Risk Management Tools & Resources


Risk Perspectives in Telehealth: Licensing

Laura M. Cascella, MA

Risk Perspectives in Telehealth: Licensing

Technology has created opportunities for physicians, surgeons, dentists, and other healthcare practitioners to extend the reach of their professional practice beyond the physical limitations of geography. Through the use of telehealth technologies, providers can evaluate, diagnose, and treat patients in other localities, which can increase access to, convenience of, and choices in care.

Yet, despite bridging a gap in distance, telehealth does not transcend the boundaries of state laws. Each state has its own statutes and regulations associated with clinical practice and the delivery of healthcare. Because of this, licensing is recognized as a significant barrier for telehealth, and it represents a key area of risk for telehealth providers because of legal and regulatory variations by state. For example, states might:

  • Require full licensure for telehealth practice
  • Offer an abbreviated telehealth licensing process
  • Allow licensed out-of-state doctors to provide telehealth services within the state without obtaining a state-specific license (often with limitations)
  • Participate in an interstate compact (i.e., the Nurse Licensure Compact or the Interstate Medical Licensure Compact) that allows providers to have one license that is viable in participating states or sets forth an expedited licensure process in participating states

Because of the complexity associated with telehealth licensing, healthcare providers must be cognizant of the laws and regulations in their states and the states in which their patients are receiving services. Further, the American Society for Healthcare Risk Management notes that “Organizations that provide telemedicine services in multiple states must . . . navigate and meet multiple, potentially disparate requirements.”1

Risk Perspectives in Telehealth: Licensing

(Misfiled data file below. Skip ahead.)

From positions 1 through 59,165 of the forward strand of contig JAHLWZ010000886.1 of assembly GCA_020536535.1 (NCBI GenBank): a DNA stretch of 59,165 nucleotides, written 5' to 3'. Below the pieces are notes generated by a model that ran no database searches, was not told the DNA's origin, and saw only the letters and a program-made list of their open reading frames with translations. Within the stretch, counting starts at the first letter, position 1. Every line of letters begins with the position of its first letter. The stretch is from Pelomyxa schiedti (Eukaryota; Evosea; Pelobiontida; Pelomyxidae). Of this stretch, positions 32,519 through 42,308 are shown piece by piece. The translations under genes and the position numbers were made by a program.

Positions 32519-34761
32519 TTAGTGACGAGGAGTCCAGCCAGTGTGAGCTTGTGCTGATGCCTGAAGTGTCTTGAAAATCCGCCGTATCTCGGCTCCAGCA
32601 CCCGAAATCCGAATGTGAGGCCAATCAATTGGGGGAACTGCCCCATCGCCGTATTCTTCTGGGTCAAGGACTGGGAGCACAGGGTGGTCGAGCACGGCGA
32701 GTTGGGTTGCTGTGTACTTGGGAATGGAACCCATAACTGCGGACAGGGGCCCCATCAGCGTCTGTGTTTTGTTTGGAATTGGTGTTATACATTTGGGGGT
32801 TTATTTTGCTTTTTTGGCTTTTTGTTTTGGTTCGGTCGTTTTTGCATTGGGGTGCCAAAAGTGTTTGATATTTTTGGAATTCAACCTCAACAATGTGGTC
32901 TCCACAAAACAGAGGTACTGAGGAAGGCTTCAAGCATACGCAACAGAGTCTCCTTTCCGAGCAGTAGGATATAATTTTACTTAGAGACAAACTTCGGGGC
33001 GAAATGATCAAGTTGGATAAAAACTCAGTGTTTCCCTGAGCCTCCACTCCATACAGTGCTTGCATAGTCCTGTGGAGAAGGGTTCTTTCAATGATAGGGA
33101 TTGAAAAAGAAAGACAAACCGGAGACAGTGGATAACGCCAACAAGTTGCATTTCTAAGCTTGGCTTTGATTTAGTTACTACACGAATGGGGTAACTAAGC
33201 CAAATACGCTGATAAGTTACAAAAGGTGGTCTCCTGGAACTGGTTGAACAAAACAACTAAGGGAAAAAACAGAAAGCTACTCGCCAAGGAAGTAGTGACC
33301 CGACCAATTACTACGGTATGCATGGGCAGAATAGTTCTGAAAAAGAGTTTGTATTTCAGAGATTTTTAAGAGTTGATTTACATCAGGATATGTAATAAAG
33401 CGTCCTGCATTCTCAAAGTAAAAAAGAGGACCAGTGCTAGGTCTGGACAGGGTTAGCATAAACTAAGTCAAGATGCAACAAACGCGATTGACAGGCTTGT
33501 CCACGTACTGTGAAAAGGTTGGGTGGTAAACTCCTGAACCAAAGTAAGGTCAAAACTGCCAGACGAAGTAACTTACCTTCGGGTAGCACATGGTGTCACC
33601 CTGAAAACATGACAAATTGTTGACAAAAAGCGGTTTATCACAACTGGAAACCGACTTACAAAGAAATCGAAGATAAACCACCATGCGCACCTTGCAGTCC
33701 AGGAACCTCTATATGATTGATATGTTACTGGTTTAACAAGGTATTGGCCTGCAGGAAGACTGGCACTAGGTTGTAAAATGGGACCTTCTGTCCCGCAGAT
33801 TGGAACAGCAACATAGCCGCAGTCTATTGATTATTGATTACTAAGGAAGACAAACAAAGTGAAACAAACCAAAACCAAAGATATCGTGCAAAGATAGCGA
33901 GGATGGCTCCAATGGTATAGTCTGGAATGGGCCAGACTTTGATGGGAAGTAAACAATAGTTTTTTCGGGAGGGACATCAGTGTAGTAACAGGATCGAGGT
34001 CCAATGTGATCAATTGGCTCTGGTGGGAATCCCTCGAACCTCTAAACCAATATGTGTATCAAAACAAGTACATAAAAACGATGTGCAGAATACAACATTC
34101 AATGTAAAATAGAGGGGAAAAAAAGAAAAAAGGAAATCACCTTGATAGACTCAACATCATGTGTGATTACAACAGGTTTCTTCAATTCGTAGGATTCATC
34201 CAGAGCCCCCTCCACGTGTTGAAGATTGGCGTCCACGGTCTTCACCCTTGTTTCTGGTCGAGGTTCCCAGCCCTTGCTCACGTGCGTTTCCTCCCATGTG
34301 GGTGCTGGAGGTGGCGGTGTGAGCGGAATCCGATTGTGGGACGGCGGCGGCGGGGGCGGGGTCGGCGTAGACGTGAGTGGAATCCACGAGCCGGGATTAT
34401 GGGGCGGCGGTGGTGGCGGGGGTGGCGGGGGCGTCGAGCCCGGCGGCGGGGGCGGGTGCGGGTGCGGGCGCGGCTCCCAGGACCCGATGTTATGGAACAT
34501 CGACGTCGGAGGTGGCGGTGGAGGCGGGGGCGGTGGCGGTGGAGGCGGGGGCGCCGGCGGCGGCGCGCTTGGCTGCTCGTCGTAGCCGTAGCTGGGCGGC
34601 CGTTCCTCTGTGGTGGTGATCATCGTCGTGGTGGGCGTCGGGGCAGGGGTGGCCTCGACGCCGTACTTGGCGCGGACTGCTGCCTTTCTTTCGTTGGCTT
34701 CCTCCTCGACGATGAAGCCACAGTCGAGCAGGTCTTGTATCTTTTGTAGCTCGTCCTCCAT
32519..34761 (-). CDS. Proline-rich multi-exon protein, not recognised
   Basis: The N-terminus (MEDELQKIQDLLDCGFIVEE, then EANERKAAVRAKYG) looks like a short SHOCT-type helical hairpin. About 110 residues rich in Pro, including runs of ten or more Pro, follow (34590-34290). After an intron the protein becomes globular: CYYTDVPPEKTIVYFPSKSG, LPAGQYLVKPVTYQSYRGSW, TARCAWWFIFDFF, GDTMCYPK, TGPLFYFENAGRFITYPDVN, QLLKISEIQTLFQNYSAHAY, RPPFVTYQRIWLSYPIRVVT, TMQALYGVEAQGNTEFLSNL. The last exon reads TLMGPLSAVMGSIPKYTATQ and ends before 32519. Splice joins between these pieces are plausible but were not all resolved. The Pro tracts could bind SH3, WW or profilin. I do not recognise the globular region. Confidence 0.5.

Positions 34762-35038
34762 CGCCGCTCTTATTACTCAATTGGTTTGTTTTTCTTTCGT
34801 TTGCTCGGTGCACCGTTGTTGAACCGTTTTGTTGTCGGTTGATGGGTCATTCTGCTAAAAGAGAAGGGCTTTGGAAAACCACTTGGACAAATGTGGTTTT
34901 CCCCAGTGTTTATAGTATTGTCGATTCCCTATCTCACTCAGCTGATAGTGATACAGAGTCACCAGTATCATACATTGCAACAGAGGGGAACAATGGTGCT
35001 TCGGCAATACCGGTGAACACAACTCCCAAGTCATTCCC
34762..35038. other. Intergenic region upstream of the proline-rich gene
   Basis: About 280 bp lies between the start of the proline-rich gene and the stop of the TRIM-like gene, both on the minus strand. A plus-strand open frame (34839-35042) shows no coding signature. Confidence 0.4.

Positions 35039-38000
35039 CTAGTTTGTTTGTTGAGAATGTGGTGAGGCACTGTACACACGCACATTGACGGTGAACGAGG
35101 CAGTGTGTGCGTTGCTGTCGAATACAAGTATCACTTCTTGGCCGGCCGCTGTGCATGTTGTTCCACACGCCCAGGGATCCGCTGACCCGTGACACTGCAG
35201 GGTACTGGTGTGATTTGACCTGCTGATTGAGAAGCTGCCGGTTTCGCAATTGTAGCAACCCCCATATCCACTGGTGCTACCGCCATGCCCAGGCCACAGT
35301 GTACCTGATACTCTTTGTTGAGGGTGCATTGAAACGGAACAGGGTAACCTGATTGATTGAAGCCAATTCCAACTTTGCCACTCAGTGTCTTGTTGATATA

To further complicate matters, some states have specific nuances to their telehealth laws and regulations. For example, some states allow for patients’ homes to serve as originating sites, but only for specific specialties or services, such as mental health therapy. The types of telehealth technology permitted — e.g., live video, store-and-forward imaging, remote patient monitoring, etc. — also can vary by service or specialty across states. Additionally, some states might restrict the types of providers that can be reimbursed for providing telehealth services.2

Another layer of complexity is introduced when healthcare providers and organizations venture into international telehealth services. In these cases, both U.S. laws and the laws of the other country must be understood and implemented as part of the telehealth program. As ECRI Institute explains, “Facilities considering international telemedicine must ensure that their programs comply with both the selected country's regulations and U.S. regulations.”3

Although cumbersome and time-consuming, understanding state-specific — and international, if applicable — telehealth laws and regulations, practice acts, and standards of care is vital for healthcare providers and organizations participating in telehealth programs. Failure to do so could have legal and disciplinary implications.

To learn more about laws and regulations in the state(s) in which you practice, visit the Center for Connected Health Policy’s State Laws and Reimbursement Policies webpage, which breaks down current laws and policies for all 50 states and Washington, D.C. and provides information about pending legislation and regulations. Additionally, healthcare providers can contact state medical, osteopathic, dental, or nursing boards for information related to telehealth regulations.

1 Russell, D., Boisvert, S., & Borg, J. D. (Eds.). (2018). Telemedicine risk management considerations. The American Society for Healthcare Risk Management. Chicago, IL: ASHRM.

2 Center for Connected Health Policy. (2018). State telehealth laws and reimbursement policies: A comprehensive scan of the 50 states and The District of Columbia. Retrieved from https://www.cchpca.org/sites/default/files/2018-10/CCHP_50_State_Report_Fall_2018.pdf

3 ECRI Institute. (2015, May 26). Telemedicine. Healthcare Risk Control.

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